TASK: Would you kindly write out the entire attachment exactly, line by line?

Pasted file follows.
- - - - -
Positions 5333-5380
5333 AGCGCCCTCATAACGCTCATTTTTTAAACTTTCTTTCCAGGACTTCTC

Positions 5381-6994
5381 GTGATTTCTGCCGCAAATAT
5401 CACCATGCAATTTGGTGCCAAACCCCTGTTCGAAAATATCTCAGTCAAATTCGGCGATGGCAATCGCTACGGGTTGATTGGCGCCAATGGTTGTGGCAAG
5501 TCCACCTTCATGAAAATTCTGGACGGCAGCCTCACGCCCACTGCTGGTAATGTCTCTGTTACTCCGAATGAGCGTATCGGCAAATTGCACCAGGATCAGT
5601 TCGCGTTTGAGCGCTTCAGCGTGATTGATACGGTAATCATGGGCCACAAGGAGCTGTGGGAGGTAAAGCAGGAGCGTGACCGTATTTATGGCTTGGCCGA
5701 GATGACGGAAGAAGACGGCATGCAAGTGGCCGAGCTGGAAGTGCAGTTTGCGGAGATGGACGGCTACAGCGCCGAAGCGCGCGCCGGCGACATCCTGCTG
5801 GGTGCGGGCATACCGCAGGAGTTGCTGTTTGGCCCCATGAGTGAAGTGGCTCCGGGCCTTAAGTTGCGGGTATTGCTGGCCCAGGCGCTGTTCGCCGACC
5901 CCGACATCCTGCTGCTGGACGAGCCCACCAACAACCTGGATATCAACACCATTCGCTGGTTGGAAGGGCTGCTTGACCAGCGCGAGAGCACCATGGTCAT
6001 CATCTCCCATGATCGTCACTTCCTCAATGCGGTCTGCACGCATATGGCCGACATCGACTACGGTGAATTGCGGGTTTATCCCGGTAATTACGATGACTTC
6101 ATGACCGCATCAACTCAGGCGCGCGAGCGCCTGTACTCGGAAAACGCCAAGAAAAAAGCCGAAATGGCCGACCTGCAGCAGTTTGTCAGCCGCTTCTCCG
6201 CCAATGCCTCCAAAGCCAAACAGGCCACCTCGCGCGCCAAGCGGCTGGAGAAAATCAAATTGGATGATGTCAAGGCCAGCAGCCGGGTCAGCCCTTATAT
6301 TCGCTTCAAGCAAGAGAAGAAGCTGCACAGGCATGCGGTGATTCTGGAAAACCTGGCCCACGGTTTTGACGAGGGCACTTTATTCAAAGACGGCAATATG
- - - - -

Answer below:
Positions 5333-5380
5333 AGCGCCCTCATAACGCTCATTTTTTAAACTTTCTTTCCAGGACTTCTC

Positions 5381-6994
5381 GTGATTTCTGCCGCAAATAT
5401 CACCATGCAATTTGGTGCCAAACCCCTGTTCGAAAATATCTCAGTCAAATTCGGCGATGGCAATCGCTACGGGTTGATTGGCGCCAATGGTTGTGGCAAG
5501 TCCACCTTCATGAAAATTCTGGACGGCAGCCTCACGCCCACTGCTGGTAATGTCTCTGTTACTCCGAATGAGCGTATCGGCAAATTGCACCAGGATCAGT
5601 TCGCGTTTGAGCGCTTCAGCGTGATTGATACGGTAATCATGGGCCACAAGGAGCTGTGGGAGGTAAAGCAGGAGCGTGACCGTATTTATGGCTTGGCCGA
5701 GATGACGGAAGAAGACGGCATGCAAGTGGCCGAGCTGGAAGTGCAGTTTGCGGAGATGGACGGCTACAGCGCCGAAGCGCGCGCCGGCGACATCCTGCTG
5801 GGTGCGGGCATACCGCAGGAGTTGCTGTTTGGCCCCATGAGTGAAGTGGCTCCGGGCCTTAAGTTGCGGGTATTGCTGGCCCAGGCGCTGTTCGCCGACC
5901 CCGACATCCTGCTGCTGGACGAGCCCACCAACAACCTGGATATCAACACCATTCGCTGGTTGGAAGGGCTGCTTGACCAGCGCGAGAGCACCATGGTCAT
6001 CATCTCCCATGATCGTCACTTCCTCAATGCGGTCTGCACGCATATGGCCGACATCGACTACGGTGAATTGCGGGTTTATCCCGGTAATTACGATGACTTC
6101 ATGACCGCATCAACTCAGGCGCGCGAGCGCCTGTACTCGGAAAACGCCAAGAAAAAAGCCGAAATGGCCGACCTGCAGCAGTTTGTCAGCCGCTTCTCCG
6201 CCAATGCCTCCAAAGCCAAACAGGCCACCTCGCGCGCCAAGCGGCTGGAGAAAATCAAATTGGATGATGTCAAGGCCAGCAGCCGGGTCAGCCCTTATAT
6301 TCGCTTCAAGCAAGAGAAGAAGCTGCACAGGCATGCGGTGATTCTGGAAAACCTGGCCCACGGTTTTGACGAGGGCACTTTATTCAAAGACGGCAATATG